The Southwestern Historical Quarterly, Volume 98, July 1994 - April, 1995 Page: 146
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Southwestern Historical Quarterly
of both is transformation, whether of the landscape or of the people who en-
countered one another in the American West. That transformation was depicted
in art and transcribed in legend largely by Euroamericans. The exhibition
opened at the Buffalo Bill Historical Center, traveled to Yale in the fall of 1992
to coincide with the New Haven meeting of the Western History Association,
and completed its run at the Gilcrease Museum in the spring of 1993.
Although it is a companion volume to the exhibition, the book nevertheless
stands on its own. It is as much intellectual history as art history, inspired by a re-
freshing revisionism that puts to flight notions of Anglo-American superiority
and triumphalism. Jules David Prown, an art historian at Yale, discusses the need
for interdisciplinary approaches to broaden the study of western American art.
Nancy K. Anderson makes a persuasive case for western art as art rather than
documentation. William Cronon explores the ways in which images of the West
have reflected the changes in American culture. He also imaginatively explores
what is missing or veiled in those images. Brian Dippie examines history trans-
formed into nostalgia. Martha Sandweiss looks at the public that viewed the im-
ages. Susan Prendergast Schoelwer concentrates on gender, the "missing"
element in the story. In an epilogue, Howard Lamar catalogs the transforma-
tions in the twentieth century that reflect increasing appreciation for western
lands and indigenous cultures. This handsome volume is a treat for the eye and
Kiowa Memories evocatively expresses an American Indian viewpoint, absent
from Discovered Lands, Invented Pasts. Artist Julian Scott collected the fifty ledger-
book drawings, the work of possibly three Kiowa artists from about 1880, repro-
duced here. McCoy, in a masterful narrative and analysis of each drawing, brings
these "documents" to life as art and as Native American testimony.
Readers interested in Southwestern themes will find much to recommend
both volumes, but they should be especially fascinated by the unique, colorful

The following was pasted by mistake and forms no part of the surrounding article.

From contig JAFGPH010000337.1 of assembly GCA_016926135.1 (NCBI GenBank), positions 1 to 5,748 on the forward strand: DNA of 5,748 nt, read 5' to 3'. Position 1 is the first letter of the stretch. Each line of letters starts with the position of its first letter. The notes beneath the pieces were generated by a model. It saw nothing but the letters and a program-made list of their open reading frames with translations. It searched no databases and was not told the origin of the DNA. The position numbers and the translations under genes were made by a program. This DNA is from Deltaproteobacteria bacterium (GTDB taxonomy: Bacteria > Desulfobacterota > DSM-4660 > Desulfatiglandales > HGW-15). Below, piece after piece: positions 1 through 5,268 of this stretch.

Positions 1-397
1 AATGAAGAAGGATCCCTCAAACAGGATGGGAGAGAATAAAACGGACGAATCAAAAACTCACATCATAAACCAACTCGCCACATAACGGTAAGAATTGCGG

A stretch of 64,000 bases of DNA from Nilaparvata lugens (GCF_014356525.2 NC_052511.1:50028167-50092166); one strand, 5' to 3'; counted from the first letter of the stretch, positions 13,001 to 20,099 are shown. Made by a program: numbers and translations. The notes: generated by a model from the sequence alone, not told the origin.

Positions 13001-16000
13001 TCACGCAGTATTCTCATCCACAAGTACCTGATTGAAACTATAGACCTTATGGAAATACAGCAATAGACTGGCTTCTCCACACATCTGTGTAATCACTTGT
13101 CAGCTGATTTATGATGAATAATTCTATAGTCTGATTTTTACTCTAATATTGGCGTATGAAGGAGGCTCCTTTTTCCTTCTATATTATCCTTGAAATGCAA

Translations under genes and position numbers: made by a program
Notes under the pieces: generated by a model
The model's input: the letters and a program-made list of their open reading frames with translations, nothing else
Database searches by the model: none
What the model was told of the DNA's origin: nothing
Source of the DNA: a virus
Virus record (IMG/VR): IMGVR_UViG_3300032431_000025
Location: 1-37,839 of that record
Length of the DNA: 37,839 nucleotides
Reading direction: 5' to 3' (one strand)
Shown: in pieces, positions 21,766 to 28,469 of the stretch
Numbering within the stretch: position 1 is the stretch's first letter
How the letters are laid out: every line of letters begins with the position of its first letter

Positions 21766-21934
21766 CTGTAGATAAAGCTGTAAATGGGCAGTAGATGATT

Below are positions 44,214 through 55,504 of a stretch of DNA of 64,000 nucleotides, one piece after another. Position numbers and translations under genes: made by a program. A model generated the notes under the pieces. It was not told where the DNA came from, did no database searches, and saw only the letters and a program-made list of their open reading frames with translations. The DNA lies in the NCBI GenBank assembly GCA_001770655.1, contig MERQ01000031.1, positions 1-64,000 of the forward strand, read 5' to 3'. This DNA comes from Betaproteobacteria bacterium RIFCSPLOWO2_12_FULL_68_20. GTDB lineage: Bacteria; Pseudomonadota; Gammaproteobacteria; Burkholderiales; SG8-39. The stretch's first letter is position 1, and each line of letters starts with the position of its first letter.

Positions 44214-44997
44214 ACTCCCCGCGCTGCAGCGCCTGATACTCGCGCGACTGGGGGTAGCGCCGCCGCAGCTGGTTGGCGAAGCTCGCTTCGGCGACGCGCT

records of Kiowa life. One hopes that McCoy's rare and valuable work may soon
be reprinted in a format other than that of a limited edition. Although its pro-
duction value as an art book is extraordinary, it deserves wider dissemination.
Read in conjunction with Joyce M. Szabo's Howling Wolf and the History of Ledger
Art (University of New Mexico Press, 1994) and David W. Penney's Art of the
American Indian Frontier (University of Washington Press, 1992), Kiowa Memories
adds appreciably to an understanding of Native American history from a Native
Oklahoma State University L. G. MOSES
Journal of the Texian Expedition Against Mier. By Gen. Thomas J. Green. (Austin:
W. Thomas Taylor, 1993. Pp. xxvi+293. Illustrations, introduction, notes,
bibliography, index. ISBN 0-93507-222-5. $45.00.)
In his foreword to Al Loman's Printing Arts in Texas, Stanley Marcus observes
that "the maker of a fine book is in fact aspiring to create something quite un-
common: a work of art which, by the subtle and harmonious combination of a
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Texas State Historical Association. The Southwestern Historical Quarterly, Volume 98, July 1994 - April, 1995, periodical, 1995; Austin, Texas. (texashistory.unt.edu/ark:/67531/metapth101216/m1/174/?rotate=270: accessed December 17, 2017), University of North Texas Libraries, The Portal to Texas History, texashistory.unt.edu; crediting Texas State Historical Association.